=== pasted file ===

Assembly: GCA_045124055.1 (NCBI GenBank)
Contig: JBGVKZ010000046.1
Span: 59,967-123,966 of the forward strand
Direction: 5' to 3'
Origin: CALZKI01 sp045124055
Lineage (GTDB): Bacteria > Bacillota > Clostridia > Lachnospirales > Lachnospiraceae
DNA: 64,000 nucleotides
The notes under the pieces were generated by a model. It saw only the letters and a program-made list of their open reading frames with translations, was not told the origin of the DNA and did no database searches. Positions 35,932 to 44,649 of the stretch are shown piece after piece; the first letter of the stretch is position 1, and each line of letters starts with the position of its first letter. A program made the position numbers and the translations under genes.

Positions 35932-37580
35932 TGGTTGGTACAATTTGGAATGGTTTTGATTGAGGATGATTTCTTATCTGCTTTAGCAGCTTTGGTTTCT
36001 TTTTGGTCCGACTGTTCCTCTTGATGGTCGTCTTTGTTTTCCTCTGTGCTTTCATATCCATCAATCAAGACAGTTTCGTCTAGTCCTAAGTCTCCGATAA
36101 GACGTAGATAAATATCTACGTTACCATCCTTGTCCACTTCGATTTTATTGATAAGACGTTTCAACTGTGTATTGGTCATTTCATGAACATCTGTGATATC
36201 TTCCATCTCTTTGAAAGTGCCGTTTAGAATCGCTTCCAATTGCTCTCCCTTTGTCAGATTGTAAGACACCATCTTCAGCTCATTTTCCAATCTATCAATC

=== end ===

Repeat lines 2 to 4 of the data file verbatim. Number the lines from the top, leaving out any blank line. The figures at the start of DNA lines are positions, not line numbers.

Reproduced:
Contig: JBGVKZ010000046.1
Span: 59,967-123,966 of the forward strand
Direction: 5' to 3'